Since the military came to power, he said, at least 2,900 people and probably many more have died, 17,500 people are political prisoners and at least 38,000 homes, clinics and schools have been burned to the ground. In addition, 1.1 million people have been displaced, more than 4 million children don’t have access to formal education, and 17.6 million people are expected to need humanitarian aid in 2023, up from 1 million before the coup, he said.

Andrews, a former U.S. congressman who has appointments at the Yale Law School and Harvard’s Asia Center, said a new coordinated international response to the crisis in Myanmar is imperative.

The army’s ouster of Suu Kyi’s elected government was met with widespread public protests that security forces suppressed with lethal force. The futility of nonviolent protest drove opponents to armed resistance, which some U.N. experts and others have characterized as civil war.

According to Andrews’ report to the U.N. Human Rights Council, in the 22 months from the coup through Dec. 31, there were approximately 10,000 attacks or armed clashes between the military and anti-junta, ethnic resistance forces, and other groups.

Andrews urged all members of the Association of Southeast Asian Nations to distance themselves from the junta, condemn its actions, and support enforcement of international sanctions. While Indonesia, Malaysia, Singapore, the Philippines and Brunei have reduced diplomatic engagement and rejected its claims of legitimacy, Cambodia, Laos, Thailand and Vietnam have engaged with the military, though Vietnam and Cambodia have said this doesn’t equate to recognition.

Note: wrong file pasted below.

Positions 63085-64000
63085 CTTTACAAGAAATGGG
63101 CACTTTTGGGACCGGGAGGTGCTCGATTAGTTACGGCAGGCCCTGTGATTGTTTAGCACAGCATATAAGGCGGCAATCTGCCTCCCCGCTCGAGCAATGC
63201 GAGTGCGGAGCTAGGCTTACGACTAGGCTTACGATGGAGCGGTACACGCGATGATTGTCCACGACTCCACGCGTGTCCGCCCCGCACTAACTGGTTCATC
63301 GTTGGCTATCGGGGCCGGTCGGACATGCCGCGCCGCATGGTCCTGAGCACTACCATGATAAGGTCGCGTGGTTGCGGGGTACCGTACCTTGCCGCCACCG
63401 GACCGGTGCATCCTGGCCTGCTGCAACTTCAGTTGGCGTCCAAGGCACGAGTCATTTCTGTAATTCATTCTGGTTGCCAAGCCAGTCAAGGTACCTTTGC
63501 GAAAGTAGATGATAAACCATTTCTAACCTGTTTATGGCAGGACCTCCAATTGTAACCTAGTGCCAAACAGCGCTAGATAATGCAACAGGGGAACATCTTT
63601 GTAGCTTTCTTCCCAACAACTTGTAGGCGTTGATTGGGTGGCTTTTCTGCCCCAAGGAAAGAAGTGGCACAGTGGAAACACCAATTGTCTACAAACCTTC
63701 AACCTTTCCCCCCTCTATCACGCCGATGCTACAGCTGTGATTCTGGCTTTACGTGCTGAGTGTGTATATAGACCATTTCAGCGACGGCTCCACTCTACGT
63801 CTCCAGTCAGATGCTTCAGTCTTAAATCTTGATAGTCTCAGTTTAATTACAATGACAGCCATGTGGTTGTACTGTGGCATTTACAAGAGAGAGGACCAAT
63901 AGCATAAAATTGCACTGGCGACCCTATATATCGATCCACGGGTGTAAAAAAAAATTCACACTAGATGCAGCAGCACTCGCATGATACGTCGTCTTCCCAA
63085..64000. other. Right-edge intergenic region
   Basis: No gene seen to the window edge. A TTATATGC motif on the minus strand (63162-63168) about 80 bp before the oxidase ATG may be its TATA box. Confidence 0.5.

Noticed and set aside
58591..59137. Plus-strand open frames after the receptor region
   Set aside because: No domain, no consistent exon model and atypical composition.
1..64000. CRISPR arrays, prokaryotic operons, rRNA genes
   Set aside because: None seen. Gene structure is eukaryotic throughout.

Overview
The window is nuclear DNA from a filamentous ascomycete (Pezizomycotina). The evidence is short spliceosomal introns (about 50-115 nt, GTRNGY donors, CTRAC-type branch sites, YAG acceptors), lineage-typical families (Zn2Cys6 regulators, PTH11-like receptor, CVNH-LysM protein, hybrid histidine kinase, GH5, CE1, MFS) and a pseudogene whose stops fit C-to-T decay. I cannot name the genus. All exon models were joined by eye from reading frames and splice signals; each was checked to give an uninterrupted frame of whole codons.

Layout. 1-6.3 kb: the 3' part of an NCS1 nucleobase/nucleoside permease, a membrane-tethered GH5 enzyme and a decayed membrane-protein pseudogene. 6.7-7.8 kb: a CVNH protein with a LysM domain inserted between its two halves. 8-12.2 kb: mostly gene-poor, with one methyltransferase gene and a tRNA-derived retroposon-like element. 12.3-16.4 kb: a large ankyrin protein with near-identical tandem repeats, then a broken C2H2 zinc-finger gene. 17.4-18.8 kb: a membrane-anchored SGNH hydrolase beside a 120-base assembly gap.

Myanmar is a member of ASEAN and its military leader, Gen. Min Aung Hlaing, agreed to the organization’s five-point plan in April 2021 calling for an immediate cessation of violence, a dialogue among all concerned parties mediated by an ASEAN special envoy, but the junta has made little effort to implement it.

Andrews said the military’s hold on the country “is weakening,” saying that his investigation has found that international sanctions have made it difficult for the junta to move and access funds to keep its operations going. But “the problem is that the sanctions are not coordinated,” he said.

Copyright © The Associated Press. All rights reserved. This material may not be published, broadcast, rewritten or redistributed.


File - People shop at an Apple store in the Westfield Garden State Plaza mall in Paramus, New Jerse...
Associated Press

A key inflation gauge tracked by the Fed slowed in February

The Federal Reserve's favored inflation gauge slowed sharply last month, an encouraging sign in the Fed's yearlong effort to cool price pressures through steadily higher interest rates.
2 days ago
FILE - The OpenAI logo is seen on a mobile phone in front of a computer screen displaying output fr...
Associated Press

Musk, scientists call for halt to AI race sparked by ChatGPT